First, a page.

Twenty-three more Tribal entities have been awarded more than $600 million in the latest round of the Biden-Harris Administration’s “Internet for All” initiative, according to a press release published on Oct. 11.

The Department of Commerce’s National Telecommunications and Information Administration’s (NTIA) grants will expand high-speed Internet network deployment and digital skills training to improve access to education, jobs, and healthcare on Tribal lands.

Biden’s Tribal Broadband Connectivity Program is funded under his Bipartisan Infrastructure Law and has thus far awarded $1.35 billion to 94 Tribal entities – leaving about half of the money left, according to NTIA, to give away on a rolling basis this fall.

“We are making an historic investment in Tribal communities to ensure reliable, affordable high-speed Internet for all,” said Secretary of Commerce Gina Raimondo.

The new grants are being awarded in fifteen states – Alaska, Arizona, California, Colorado, Kansas, Minnesota, Montana, North Dakota, Nebraska, Oklahoma, Oregon, Texas, Utah, Washington, and Wisconsin.

According to the press release, these awards are part of the Biden Administration’s commitment and effort to connect everyone in America – including Native Americans and Alaskan Natives.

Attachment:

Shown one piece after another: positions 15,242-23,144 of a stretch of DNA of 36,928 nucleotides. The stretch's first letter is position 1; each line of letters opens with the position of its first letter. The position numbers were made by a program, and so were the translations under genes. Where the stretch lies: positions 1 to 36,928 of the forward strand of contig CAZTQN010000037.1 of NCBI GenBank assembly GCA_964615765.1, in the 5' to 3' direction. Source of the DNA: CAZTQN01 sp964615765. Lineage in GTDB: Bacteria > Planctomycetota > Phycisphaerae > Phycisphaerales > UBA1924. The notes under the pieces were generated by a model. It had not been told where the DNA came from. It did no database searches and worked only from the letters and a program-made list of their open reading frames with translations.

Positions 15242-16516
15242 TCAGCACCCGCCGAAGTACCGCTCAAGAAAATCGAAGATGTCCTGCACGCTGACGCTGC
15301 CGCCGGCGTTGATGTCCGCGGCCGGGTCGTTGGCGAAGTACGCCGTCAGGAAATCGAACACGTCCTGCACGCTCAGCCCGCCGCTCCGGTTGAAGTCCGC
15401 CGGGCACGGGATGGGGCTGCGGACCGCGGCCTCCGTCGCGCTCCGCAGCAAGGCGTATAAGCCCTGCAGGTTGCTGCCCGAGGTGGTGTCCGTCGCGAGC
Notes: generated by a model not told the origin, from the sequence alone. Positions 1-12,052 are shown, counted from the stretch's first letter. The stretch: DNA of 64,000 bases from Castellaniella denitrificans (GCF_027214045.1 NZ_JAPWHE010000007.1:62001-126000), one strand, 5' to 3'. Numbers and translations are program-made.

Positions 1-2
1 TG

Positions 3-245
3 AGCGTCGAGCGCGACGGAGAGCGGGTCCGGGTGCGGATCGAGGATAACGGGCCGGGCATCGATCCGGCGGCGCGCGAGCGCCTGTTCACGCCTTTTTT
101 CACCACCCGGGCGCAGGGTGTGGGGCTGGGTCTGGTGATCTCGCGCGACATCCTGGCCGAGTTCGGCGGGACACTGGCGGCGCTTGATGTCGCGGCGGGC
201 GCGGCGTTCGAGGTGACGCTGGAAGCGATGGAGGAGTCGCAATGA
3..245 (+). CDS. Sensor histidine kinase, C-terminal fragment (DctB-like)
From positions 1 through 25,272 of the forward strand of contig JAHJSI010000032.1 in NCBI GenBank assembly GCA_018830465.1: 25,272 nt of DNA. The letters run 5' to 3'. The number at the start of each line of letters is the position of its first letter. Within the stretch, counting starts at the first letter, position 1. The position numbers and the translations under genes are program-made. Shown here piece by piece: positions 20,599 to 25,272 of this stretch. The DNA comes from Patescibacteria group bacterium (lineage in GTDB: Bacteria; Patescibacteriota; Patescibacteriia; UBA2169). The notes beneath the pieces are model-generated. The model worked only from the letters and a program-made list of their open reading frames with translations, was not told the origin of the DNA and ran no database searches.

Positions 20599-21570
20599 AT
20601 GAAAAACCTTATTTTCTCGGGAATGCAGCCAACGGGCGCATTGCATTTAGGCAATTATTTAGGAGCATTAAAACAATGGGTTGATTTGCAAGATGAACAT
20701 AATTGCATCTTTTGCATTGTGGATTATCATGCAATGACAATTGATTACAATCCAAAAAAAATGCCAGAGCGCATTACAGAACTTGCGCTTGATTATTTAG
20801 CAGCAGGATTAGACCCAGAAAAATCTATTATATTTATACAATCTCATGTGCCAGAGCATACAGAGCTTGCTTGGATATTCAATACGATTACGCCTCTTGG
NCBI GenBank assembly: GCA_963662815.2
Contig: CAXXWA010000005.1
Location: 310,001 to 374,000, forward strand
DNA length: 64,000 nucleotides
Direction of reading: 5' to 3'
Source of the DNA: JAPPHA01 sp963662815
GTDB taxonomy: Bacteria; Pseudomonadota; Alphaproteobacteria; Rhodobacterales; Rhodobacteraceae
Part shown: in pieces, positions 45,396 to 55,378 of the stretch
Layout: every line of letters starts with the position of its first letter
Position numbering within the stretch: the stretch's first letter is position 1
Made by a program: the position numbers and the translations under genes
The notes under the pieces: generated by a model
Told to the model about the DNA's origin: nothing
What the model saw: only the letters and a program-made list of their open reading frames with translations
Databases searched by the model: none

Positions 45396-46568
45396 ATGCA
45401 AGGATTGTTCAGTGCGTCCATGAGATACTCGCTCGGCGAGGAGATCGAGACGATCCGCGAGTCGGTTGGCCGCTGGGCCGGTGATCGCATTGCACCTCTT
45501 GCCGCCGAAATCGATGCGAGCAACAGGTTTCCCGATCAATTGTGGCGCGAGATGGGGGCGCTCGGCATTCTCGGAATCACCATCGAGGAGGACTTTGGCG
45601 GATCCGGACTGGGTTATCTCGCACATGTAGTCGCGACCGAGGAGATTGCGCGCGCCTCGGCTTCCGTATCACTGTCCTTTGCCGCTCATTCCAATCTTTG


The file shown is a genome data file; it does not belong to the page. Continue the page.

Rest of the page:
With this recent $601.6 million investment in broadband for Tribal communities, 42,268 unserved Native American households that previously had no connectivity to high-speed Internet as well as businesses and anchor institutions will be directly connected. Additionally, the 23 grants will create 1,073 new jobs.

“These grants – made possible by the Bipartisan Infrastructure Law – underscore President Biden’s commitment to closing the digital divide in the United States, especially within Tribal lands,” said Raimondo. “Today’s awards will not only build high-speed Internet capacity within Tribal Nations, but also bring digital opportunities for good-paying jobs, education, and healthcare.”

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